We’ll keep it real: the official conversation surrounding the location of our next cold weather homeless shelter has become a complete and total sh*tshow. We need to figure this thing out and soon, and we need all hands on deck. The public is invited to question City and County officials at 7 p.m., Tuesday, June 26, at the Corvallis-Benton County Library.
Panelists include Mayor Biff Traber, County Commissioner Anne Schuster, and Housing Opportunities Action Coalition Manager Shawn Collins. As June’s iteration of The Advocate’s Cityspeak series, the event is free for all attendees, who are welcome to pose their comments and concerns directly, to aforementioned city leaders.
Rumors have swirled about various locations and plans for this winter’s men’s cold weather emergency shelter, and proposals to co-locate other homeless services with the facility, but what may be most striking is how long there has been uncertainty and a broken down dialogue in our neighborhood.
WE HAVE A LOCATION — Wait, About That
Historically, Corvallis has had a difficult time locating cold weather sheltering for men, and the discussion heats up with the current climate. The Corvallis Services Center building at Second Street and Western has been the top contender for this winter’s men’s cold weather shelter, and has enjoyed support from homeless advocates in Corvallis. However, some — particularly downtown business owners and employees — are against this location.
A Corvallis City Council meeting on June 4 saw public comment from those both for and opposed to the Second Street location. Some business owners expressed concern that a large homeless population in the downtown area would deter customers. An area property owner told the council of finding used hypodermic needles at his property, and another complained of squatters in the parking garage of his hotel using his electrical outlets to charge electronics. Another young woman said this:
“The Corvallis Services Center stands ready to do some of the most crucial work to help fight poverty, and there are certain people in this community who would stop that out of their own discomfort, because they think the poor are unsightly and bad for business.”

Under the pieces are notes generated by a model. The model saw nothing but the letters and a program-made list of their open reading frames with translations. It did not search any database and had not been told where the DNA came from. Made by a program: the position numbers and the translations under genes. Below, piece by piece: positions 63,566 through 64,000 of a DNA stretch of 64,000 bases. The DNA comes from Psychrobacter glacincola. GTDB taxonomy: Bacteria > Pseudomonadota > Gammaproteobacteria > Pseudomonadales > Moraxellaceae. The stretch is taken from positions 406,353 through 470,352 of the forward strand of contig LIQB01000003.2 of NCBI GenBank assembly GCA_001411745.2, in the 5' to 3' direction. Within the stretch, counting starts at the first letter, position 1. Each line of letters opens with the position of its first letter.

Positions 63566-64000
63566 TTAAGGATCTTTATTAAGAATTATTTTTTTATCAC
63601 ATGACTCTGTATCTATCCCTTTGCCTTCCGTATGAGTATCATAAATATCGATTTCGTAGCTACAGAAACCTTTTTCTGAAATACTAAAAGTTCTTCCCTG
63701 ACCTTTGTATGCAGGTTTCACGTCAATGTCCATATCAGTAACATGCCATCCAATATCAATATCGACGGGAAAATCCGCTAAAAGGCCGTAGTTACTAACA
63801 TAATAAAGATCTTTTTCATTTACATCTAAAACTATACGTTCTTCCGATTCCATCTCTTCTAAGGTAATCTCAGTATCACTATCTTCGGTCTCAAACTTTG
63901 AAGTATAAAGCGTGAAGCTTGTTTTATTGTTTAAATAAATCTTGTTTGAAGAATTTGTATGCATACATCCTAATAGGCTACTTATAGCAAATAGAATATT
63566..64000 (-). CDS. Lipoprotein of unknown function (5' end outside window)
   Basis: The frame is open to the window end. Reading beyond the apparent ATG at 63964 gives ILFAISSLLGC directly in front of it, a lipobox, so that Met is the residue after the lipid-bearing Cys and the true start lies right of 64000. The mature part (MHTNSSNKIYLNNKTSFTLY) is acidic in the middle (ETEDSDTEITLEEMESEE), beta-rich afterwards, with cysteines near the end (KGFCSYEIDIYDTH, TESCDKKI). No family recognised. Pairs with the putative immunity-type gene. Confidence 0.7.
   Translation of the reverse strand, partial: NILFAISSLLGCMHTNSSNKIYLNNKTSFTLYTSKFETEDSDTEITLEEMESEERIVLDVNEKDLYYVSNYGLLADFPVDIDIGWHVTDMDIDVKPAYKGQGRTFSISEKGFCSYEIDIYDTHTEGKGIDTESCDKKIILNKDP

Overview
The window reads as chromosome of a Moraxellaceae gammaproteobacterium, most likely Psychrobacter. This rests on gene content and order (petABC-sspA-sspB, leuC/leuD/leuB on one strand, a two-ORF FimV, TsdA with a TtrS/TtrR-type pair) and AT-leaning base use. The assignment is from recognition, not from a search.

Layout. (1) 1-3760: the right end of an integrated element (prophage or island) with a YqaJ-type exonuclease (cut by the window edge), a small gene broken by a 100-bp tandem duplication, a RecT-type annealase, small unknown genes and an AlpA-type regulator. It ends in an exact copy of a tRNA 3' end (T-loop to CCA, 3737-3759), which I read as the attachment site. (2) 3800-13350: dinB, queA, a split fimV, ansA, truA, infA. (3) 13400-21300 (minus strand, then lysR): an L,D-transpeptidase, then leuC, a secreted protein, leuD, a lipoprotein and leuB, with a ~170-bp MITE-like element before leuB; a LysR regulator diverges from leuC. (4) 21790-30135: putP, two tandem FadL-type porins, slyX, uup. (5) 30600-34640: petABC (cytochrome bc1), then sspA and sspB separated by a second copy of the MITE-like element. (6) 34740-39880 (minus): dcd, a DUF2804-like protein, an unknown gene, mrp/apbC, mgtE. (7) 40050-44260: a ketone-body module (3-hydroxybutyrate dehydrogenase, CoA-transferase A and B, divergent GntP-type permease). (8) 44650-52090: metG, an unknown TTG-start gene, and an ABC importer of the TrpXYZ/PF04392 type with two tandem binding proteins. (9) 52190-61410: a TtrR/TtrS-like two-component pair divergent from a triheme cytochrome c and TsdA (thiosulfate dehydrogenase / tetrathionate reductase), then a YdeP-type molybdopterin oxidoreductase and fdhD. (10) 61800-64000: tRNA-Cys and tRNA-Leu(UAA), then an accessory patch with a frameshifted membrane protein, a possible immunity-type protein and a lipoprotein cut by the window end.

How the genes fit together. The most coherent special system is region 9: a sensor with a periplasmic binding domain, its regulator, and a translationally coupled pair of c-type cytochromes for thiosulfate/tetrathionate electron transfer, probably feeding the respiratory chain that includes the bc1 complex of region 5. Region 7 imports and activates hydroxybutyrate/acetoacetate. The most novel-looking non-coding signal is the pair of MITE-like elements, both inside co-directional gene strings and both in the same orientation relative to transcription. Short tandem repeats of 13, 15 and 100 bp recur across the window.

Then and Now
The men’s cold weather shelter offers 40-50 beds from November through March, and is managed by the Unitarian Universalist Fellowship. The Second Street location is large, and would allow for additional services: it’s envisioned Stone Soup and the Daytime Drop-in Center would relocate to the site, also. Other services would be offered as well, including the involvement of the Jail Diversion Program, Veterans Services, Samaritan, and the Benton County Health and Mental Health Departments.
Many homeless people suffer from untreated mental illnesses, including drug and alcohol addiction; this can create strain on the community surrounding homeless services. Opponents of the Second Street location cite difficulties with a previous shelter, run by Corvallis Housing First, that was located a few blocks away on Fourth Street. It was shut down in 2016 by CHF as a means of settling a lawsuit from the shelter’s neighbors.
The following year, in a deal largely brokered by City officials, the UUF assumed management of the shelter at a vacated Hanson’s Tire Factory facility in South Corvallis, and a number of mitigations were enacted to minimize community impacts. A steering committee was created that included representatives from the surrounding area, most notably from the nearby First Alternative Natural Foods Co-op. The shelter and the Co-op coordinated to design shelter policies aimed at minimizing impact on the store. In response to the Co-op’s concerns, the shelter shifted hours, added an outside port-a-potty, moved the entrance, and added security cameras. The shelter was seen by many as a shining success, both in terms of community relations and achieving its primary objective. 17 homeless people were moved into permanent housing, and seven went to treatment for drug and alcohol problems.
In early June, this narrative was challenged. First Alternative released a statement describing problems like theft and loss of business that were previously unknown to the community and shelter management. These revelations even caused County Commissioner and co-chair of the Housing Opportunities Action Council, Anne Schuster, to start publicly questioning the notion of a downtown shelter. Later that week, the Benton County Board of Commissioners unanimously withdrew the county’s $60,000 funding match for this year’s cold weather shelter, as they will not support the Second Street location.